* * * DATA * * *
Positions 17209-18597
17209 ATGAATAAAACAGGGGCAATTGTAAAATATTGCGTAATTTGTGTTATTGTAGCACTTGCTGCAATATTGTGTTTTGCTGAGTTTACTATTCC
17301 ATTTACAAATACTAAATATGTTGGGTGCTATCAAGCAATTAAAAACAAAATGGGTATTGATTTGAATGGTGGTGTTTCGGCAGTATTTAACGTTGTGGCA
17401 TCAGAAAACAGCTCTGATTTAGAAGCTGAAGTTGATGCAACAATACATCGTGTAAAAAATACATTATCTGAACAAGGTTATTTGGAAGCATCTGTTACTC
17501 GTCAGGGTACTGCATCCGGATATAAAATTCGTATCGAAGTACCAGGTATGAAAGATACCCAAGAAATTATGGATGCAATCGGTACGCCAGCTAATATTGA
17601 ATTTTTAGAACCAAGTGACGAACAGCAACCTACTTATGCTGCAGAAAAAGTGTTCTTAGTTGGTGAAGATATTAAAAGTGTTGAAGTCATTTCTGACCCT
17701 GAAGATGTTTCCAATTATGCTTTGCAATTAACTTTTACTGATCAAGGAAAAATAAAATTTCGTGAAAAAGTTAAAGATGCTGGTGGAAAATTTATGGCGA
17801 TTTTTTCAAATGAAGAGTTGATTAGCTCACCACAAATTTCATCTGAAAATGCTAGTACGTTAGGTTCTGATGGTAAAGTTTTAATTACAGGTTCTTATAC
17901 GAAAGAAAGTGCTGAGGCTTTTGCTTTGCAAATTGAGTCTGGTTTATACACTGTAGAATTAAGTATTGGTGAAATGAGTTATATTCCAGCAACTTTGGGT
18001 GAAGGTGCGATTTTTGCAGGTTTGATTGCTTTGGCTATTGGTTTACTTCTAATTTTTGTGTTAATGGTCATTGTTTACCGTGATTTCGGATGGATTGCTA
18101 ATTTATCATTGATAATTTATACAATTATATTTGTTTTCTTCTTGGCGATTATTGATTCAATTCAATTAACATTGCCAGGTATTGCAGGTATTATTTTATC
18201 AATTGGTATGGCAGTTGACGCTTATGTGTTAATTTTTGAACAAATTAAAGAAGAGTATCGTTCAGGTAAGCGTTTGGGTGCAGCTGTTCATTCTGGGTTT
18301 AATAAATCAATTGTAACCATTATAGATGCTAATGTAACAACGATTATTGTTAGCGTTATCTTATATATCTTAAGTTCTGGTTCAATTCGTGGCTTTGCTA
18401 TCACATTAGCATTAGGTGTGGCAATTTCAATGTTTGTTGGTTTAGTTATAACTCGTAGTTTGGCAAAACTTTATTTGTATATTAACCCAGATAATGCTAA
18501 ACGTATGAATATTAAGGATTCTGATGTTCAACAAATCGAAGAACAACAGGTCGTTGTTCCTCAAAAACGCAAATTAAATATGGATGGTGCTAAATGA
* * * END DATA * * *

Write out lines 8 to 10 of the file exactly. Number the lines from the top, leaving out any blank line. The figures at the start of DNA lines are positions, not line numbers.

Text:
17801 TTTTTTCAAATGAAGAGTTGATTAGCTCACCACAAATTTCATCTGAAAATGCTAGTACGTTAGGTTCTGATGGTAAAGTTTTAATTACAGGTTCTTATAC
17901 GAAAGAAAGTGCTGAGGCTTTTGCTTTGCAAATTGAGTCTGGTTTATACACTGTAGAATTAAGTATTGGTGAAATGAGTTATATTCCAGCAACTTTGGGT
18001 GAAGGTGCGATTTTTGCAGGTTTGATTGCTTTGGCTATTGGTTTACTTCTAATTTTTGTGTTAATGGTCATTGTTTACCGTGATTTCGGATGGATTGCTA